Ask for a raise and hope for a Christmas bonus, or start hunting for a better paying job. Those are really your only options here.
posted by keep it under cover at 10:50 AM on June 8, 2012 [2 favorites]


Unless you went well above and beyond in order to make these particular cases happen, than I don't see a reason why you should get paid more just because things went well. If you are doing the job you signed up to do, and are getting a steady paycheck, than it shouldn't matter how much money he is making. If he had lost all of those cases, would you expect him to start paying you less?

If I play the lottery I have to pay a dollar to the guy selling the tickets. I can't win unless he does his job in selling them to me. He get's paid regardless of the outcome. Just because he hands me the winning lottery ticket, I don't see why I should then pay him more. Now, if he valet parked my car, made sure I had a glass of water while I was scratching off the numbers, and gives me a back massage while I double check my winnings, than he has gone above and beyond, and I would likely give him a tip. If he were to ask for a tip, though, I would probably leave and start buying tickets from someone else.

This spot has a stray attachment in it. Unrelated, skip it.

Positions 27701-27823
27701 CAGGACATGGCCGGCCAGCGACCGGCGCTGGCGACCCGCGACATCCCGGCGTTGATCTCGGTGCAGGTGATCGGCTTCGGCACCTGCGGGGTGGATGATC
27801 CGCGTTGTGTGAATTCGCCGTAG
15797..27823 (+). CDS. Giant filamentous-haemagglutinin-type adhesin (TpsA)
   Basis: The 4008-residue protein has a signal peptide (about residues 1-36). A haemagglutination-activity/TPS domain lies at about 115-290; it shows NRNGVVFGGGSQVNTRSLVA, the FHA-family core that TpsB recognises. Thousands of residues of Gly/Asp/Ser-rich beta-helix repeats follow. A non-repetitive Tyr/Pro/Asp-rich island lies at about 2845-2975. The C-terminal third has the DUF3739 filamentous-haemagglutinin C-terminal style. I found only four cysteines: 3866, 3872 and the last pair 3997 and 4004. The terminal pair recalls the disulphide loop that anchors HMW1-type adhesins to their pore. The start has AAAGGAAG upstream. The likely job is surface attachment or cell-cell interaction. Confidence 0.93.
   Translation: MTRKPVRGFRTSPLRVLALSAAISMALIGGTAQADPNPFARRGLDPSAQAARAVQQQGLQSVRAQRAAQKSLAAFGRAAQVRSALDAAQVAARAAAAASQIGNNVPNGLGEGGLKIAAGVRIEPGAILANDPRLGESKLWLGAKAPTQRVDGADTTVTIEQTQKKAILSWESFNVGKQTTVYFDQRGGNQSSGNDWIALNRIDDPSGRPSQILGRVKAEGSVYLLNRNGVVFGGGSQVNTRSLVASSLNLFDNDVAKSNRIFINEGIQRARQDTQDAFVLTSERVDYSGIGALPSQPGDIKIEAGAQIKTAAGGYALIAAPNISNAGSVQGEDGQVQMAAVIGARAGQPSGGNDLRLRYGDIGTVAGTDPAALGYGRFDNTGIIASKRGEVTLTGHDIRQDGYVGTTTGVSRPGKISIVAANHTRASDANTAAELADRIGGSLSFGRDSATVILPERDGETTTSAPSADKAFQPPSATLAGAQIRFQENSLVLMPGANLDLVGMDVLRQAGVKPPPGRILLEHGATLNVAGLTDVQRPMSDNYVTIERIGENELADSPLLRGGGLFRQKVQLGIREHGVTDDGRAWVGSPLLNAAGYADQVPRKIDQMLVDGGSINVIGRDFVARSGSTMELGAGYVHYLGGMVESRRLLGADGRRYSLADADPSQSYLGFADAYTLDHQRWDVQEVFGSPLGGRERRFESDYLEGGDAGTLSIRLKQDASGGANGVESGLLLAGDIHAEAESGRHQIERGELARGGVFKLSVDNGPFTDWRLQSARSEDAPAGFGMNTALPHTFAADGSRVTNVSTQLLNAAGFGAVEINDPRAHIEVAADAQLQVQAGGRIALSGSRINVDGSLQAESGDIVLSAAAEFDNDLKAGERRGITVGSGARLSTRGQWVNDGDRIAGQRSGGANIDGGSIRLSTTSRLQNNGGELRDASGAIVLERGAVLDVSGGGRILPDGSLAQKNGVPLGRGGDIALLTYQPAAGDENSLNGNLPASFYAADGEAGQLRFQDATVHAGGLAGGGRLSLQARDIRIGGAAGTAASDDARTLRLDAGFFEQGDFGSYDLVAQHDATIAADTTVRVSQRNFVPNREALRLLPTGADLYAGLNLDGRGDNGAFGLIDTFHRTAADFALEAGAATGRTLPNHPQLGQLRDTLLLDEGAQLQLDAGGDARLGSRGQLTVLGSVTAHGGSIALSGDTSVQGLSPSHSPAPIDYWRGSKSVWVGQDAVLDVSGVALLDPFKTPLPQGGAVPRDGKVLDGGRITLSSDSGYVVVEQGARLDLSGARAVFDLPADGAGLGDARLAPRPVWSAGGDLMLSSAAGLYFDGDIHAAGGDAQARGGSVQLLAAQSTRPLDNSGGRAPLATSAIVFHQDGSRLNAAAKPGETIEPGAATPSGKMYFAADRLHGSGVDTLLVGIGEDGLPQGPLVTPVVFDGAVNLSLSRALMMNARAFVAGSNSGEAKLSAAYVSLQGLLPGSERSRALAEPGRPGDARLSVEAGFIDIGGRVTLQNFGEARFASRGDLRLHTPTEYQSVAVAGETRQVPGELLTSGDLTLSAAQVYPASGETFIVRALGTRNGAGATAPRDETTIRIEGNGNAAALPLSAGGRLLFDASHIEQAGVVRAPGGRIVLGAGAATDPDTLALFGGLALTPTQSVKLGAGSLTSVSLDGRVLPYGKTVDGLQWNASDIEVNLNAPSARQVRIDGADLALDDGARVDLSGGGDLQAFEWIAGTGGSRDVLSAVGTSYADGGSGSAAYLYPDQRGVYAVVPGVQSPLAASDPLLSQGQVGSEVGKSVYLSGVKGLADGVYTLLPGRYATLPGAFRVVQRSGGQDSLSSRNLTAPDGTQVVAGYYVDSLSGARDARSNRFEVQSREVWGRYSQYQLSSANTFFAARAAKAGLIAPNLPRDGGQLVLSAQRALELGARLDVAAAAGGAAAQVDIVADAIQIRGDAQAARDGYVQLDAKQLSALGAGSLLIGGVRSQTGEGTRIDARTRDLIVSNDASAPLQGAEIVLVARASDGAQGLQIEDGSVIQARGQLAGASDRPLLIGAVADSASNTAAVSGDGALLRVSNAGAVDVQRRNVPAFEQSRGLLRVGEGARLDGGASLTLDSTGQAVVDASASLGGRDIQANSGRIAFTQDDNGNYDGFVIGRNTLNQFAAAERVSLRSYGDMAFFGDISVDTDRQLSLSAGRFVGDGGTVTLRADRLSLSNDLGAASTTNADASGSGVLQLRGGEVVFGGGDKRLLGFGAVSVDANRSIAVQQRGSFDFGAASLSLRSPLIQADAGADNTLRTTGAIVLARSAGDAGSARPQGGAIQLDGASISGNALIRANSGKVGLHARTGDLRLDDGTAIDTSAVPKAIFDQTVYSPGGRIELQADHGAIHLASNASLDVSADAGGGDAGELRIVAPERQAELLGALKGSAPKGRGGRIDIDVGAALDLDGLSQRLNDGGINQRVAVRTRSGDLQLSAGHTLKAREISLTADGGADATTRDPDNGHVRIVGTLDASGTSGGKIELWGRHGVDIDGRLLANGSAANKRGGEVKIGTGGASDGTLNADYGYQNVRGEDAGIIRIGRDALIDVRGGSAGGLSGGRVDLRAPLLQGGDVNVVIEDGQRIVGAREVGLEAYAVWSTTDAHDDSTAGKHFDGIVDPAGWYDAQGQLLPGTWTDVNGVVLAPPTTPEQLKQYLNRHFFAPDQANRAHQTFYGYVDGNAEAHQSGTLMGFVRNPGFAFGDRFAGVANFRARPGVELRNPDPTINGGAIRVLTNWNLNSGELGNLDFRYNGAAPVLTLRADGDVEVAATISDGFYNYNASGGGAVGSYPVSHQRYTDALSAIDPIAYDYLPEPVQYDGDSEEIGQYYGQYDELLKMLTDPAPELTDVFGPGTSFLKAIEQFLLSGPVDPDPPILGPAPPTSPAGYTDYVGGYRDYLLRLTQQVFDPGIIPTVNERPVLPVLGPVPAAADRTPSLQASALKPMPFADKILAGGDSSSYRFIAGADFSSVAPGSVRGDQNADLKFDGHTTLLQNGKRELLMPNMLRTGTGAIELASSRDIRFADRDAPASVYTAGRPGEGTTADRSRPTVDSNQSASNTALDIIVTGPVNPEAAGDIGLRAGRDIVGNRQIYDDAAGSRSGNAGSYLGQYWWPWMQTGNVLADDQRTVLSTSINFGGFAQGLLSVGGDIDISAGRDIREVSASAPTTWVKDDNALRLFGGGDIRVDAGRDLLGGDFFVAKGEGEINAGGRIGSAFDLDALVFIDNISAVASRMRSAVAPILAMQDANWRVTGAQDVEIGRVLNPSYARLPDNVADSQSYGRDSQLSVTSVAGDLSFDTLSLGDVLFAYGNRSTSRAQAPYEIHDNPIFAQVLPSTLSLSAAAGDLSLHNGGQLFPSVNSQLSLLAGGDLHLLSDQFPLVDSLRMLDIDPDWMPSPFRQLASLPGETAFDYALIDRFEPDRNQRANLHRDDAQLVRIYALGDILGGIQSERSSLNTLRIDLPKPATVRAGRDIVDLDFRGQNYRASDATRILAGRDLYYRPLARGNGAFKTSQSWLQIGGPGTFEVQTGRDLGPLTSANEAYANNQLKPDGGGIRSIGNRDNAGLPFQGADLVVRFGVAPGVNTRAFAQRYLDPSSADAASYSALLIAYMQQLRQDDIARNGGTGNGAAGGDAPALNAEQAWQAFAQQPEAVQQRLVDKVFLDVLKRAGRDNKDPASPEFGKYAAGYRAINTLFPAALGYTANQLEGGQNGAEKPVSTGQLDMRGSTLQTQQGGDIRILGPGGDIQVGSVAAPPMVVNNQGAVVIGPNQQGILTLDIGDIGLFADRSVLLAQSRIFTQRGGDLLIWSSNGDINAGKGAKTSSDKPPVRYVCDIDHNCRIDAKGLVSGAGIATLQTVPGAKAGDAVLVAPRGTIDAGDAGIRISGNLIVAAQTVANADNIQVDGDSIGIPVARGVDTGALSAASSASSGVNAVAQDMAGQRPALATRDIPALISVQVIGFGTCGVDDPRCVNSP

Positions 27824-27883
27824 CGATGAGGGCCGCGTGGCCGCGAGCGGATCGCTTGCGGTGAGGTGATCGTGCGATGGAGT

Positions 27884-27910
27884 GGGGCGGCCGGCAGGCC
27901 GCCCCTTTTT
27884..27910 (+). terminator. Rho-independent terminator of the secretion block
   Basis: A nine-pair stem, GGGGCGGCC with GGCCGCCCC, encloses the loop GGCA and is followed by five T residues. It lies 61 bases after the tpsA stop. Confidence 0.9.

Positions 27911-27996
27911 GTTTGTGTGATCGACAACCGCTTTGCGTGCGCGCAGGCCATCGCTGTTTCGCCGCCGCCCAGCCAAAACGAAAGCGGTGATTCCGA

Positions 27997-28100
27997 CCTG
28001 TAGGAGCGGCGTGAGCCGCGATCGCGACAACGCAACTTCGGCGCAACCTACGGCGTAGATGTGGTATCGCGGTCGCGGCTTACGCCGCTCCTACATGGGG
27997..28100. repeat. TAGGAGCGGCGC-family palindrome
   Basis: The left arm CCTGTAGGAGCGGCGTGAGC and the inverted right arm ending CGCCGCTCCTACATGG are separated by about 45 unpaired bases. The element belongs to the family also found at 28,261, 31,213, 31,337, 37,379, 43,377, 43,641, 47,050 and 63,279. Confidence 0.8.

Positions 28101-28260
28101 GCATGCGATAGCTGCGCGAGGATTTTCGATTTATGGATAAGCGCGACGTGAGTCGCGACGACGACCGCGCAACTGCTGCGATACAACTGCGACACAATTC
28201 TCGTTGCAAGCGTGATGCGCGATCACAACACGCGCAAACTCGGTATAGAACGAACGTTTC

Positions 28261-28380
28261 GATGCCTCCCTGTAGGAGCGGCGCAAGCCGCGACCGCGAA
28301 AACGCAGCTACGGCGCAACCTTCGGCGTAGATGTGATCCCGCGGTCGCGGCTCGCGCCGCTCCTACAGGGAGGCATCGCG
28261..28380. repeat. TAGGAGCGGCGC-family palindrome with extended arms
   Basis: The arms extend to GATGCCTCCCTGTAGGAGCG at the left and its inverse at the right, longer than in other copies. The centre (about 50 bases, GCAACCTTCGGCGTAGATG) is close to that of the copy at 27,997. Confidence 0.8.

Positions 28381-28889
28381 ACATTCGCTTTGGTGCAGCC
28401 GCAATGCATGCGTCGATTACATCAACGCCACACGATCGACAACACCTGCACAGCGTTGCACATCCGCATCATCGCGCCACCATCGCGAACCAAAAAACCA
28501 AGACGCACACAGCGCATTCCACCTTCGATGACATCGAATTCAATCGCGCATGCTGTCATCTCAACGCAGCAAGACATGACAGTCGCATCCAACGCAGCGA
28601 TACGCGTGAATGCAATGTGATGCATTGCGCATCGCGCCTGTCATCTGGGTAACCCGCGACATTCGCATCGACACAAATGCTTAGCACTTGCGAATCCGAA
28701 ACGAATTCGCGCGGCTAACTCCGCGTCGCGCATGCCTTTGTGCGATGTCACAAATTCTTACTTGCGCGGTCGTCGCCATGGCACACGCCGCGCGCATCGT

posted by markblasco at 1:15 PM on June 8, 2012


You've probably gotten the message already that it's a bad idea, but I think people are being a little harsh in their responses. It sounds to me like you are either young or not experienced in the legal field, so it makes sense to me that you wouldn't know what to expect or if it's ok to ask. It's not like there are other staff around for you to talk to about these issues. I've worked in large and small firms so perhaps what I say will give you some insight.

First, even in firms where there is profit-sharing (which is different from fee-sharing, which is what taking a cut of the settlement would be), it generally occurs at some set time, usually at the end of the year or early in the next. In my experience, even though it's called profit-sharing, for staff the bonus is typically calculated as percentage of the staff person's base salary, not as a percentage of the firm's profits. So asking for a bonus in June would seem odd and make your boss feel very uncomfortable.